Now that you have a website content inventory, what do you do with it? How do you know this daunting list and all that data is going to help you better understand and transform your content? Let's start with the basics, the URL structure: What do your URLs say about your website architecture?
Length and clarity: Shorter URLs are easier for both humans and search engine crawlers to read. Long URLs are less desirable as some browsers may not render them and people won't be able to remember them if they're manually typing.
Construction: Poorly constructed URLs mean very little to viewers and can also hurt your site's search engine ranking. URLs composed of session IDs or other parameters don't help set expectations of the content a user is likely to find there. Multiple parameters may also affect whether a page is crawled by search engines like Google. Think about relevance. Is the topic clear to both a human and a robot viewing the URL?
Navigational structure: A content inventory makes a good basis for a hierarchical site map. If the URLs represent a logical directory structure, you have a great start at creating the map. That directory map is also a collaboration tool; all involved will have an ordered list from which to communicate about the site's structure, navigation, relationships between pages, and potentially, a map for migration.
True, there's more to reading a content inventory than URLs. Type, size, metadata, cross-linking information, and analytics can all help you take this initial insight into your website even further and set you up for an audit. Get more tips from Paula Land, CAT co-creator and CEO. Happy reading!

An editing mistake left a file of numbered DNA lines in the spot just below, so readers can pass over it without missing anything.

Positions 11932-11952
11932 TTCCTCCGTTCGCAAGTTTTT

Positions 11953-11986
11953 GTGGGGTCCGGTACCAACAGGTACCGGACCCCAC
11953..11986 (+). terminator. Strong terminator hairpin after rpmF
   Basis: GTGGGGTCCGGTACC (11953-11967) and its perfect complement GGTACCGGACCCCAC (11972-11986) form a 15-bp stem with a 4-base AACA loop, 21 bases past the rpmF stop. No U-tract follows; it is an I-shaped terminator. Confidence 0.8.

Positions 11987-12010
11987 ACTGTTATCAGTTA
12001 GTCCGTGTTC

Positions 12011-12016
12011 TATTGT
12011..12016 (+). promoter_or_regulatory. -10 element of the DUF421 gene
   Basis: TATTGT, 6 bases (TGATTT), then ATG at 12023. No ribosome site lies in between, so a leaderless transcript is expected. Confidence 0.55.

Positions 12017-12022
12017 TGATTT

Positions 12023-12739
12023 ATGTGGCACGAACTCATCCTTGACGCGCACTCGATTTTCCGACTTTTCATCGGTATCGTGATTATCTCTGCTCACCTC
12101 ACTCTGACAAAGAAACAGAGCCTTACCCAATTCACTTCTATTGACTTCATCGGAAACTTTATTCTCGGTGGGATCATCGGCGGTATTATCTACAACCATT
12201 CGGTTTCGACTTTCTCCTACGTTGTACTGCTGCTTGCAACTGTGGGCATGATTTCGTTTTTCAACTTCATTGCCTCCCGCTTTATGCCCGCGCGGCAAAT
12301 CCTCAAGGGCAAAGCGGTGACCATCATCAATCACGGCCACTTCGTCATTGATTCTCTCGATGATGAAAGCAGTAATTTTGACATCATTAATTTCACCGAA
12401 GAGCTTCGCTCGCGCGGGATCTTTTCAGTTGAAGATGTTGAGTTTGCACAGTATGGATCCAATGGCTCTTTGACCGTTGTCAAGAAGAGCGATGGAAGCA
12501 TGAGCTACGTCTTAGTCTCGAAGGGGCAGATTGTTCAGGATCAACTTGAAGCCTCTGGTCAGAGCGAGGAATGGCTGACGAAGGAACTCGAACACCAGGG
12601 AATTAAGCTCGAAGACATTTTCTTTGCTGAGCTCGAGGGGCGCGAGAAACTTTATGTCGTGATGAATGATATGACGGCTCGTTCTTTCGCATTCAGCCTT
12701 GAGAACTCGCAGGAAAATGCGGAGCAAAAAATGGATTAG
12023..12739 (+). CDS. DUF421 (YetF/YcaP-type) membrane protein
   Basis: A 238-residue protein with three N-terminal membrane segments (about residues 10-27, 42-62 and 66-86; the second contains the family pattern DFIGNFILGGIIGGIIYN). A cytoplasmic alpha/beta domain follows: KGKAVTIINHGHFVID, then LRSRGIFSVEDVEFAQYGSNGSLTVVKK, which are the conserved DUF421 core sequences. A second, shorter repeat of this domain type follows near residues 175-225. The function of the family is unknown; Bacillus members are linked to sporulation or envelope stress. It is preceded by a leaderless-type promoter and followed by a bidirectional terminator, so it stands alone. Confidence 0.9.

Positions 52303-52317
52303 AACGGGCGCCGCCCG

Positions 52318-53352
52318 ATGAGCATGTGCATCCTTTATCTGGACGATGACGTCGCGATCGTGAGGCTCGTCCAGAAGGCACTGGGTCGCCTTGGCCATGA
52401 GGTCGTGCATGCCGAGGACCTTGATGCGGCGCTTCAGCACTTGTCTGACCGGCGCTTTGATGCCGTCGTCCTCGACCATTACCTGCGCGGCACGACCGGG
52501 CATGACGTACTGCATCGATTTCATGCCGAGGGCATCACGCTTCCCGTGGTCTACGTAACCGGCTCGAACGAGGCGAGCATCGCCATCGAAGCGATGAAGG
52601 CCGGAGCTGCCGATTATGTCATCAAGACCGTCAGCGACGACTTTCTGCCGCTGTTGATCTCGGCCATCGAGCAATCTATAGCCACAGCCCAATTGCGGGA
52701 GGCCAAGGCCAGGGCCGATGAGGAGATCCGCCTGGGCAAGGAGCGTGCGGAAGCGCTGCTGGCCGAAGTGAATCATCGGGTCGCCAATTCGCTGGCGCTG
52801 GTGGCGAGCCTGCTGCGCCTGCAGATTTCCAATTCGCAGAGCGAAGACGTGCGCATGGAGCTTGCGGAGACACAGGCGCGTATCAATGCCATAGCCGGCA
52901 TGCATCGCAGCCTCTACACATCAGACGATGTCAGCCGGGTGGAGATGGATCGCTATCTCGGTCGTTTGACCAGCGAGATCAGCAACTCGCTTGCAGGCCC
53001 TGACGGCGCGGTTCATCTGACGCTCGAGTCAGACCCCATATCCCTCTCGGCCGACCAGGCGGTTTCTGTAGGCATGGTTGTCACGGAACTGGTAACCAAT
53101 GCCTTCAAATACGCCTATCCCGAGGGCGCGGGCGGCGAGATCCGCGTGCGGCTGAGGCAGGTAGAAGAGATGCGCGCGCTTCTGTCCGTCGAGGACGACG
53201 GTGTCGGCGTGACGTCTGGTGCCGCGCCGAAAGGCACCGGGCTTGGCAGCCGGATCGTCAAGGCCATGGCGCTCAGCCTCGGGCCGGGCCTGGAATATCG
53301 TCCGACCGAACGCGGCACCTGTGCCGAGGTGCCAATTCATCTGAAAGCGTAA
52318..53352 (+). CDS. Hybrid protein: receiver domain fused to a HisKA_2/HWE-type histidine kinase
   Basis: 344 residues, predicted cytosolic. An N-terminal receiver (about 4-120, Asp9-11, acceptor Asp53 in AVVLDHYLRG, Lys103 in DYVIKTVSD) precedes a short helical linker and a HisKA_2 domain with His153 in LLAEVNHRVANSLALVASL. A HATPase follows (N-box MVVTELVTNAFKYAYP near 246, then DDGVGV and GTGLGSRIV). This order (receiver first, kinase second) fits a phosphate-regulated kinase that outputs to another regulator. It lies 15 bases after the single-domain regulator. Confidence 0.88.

What are you learning from the inventory and evaluation process? We would love for you to share your knowledge with the community of CAT users! Agency or in-house, freelance or consultant, many different people perform content inventories and assessments. If you're excellent at scoping, picking audit categories, timing the process, or any other aspect, we hope you'll share your tips and best practices with our community. We particularly want to hear from anyone who has pro tips for using CAT in your inventory and audit process.
Every voice counts, so share those first time inventory stories as well. Fresh eyes can help us all remember not to skip the important steps.
Share your tips or tweet your tip to @content_Insight
For example, Sarah Lay, content strategist and editor, recently shared this tip with our Twitter community: "be clear about what you're looking for & why (content quality, metadata, location etc) & make friends with Excel!"
Looking to learn more about content strategy? Boost your summer reading list with this crowd-sourced list from the Content Wrangler, Scott Abel. "What books should every content strategist read?" has 21 excellent titles now and plenty of room for you to add your picks.
Grab a book, hit the beach, and learn while you burn!